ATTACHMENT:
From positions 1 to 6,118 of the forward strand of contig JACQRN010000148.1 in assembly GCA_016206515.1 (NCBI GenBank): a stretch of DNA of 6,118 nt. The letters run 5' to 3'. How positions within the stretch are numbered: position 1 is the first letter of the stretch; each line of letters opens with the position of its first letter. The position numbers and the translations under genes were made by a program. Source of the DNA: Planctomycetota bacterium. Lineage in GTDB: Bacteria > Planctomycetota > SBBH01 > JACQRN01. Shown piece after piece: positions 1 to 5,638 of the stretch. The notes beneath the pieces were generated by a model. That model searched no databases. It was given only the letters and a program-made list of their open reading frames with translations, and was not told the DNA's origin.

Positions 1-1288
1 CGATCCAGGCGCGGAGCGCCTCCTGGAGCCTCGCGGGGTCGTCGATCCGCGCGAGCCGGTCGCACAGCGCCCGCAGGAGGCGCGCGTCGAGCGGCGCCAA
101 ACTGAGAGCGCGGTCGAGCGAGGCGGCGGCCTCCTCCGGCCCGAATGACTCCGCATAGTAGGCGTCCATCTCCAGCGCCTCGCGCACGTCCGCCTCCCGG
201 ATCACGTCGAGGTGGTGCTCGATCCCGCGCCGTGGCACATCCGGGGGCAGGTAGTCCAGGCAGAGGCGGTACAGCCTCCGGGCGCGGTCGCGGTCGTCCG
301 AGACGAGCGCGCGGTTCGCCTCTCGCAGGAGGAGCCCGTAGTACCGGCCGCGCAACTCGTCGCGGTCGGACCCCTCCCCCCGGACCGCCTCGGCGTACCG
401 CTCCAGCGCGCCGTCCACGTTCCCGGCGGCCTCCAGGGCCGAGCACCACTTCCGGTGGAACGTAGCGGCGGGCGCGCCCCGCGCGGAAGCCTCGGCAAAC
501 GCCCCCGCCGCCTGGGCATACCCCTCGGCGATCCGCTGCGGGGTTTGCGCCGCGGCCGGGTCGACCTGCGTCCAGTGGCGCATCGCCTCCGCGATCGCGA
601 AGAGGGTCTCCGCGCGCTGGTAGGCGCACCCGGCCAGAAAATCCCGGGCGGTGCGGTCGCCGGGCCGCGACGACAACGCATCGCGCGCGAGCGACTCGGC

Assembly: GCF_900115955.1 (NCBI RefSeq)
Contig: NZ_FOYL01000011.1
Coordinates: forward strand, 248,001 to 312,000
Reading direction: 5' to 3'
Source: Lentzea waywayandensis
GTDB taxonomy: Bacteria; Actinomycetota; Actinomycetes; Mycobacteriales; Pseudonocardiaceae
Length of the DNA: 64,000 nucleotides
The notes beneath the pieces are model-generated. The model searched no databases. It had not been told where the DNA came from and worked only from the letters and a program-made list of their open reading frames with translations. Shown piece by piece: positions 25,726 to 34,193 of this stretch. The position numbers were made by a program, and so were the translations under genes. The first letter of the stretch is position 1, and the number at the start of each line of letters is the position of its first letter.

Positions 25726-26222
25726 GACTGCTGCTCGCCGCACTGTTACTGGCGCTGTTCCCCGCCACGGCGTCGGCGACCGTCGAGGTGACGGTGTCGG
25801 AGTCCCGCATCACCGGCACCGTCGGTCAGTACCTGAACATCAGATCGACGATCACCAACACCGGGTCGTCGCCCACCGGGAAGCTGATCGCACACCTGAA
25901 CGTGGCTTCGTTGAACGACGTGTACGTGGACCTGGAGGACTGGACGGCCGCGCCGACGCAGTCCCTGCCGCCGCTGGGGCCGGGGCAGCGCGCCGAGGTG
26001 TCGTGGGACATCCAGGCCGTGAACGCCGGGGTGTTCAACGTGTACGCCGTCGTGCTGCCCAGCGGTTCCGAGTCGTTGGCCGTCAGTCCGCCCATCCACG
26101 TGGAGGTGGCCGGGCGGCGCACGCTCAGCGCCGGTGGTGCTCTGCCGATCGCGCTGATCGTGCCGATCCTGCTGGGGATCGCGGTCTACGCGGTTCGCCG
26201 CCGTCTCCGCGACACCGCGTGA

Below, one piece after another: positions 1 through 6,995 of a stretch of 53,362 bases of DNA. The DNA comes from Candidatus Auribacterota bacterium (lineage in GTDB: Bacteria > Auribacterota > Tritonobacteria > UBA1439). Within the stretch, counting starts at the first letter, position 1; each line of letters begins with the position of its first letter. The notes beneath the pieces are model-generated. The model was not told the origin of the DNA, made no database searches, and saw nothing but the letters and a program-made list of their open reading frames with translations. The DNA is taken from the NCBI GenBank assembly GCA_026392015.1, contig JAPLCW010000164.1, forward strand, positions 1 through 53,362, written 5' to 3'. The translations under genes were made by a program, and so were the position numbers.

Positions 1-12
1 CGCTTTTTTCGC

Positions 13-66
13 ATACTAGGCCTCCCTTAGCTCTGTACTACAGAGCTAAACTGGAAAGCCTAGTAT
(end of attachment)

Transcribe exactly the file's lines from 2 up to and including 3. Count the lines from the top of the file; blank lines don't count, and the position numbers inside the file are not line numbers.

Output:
Positions 1-1288
1 CGATCCAGGCGCGGAGCGCCTCCTGGAGCCTCGCGGGGTCGTCGATCCGCGCGAGCCGGTCGCACAGCGCCCGCAGGAGGCGCGCGTCGAGCGGCGCCAA